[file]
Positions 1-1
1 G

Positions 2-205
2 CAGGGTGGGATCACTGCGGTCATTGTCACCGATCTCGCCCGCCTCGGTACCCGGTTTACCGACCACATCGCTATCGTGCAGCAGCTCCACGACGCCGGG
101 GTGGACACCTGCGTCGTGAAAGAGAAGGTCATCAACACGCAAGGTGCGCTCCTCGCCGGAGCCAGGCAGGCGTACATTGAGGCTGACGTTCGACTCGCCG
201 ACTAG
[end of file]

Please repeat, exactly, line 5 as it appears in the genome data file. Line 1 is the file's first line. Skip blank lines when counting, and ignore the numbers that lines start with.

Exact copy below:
101 GTGGACACCTGCGTCGTGAAAGAGAAGGTCATCAACACGCAAGGTGCGCTCCTCGCCGGAGCCAGGCAGGCGTACATTGAGGCTGACGTTCGACTCGCCG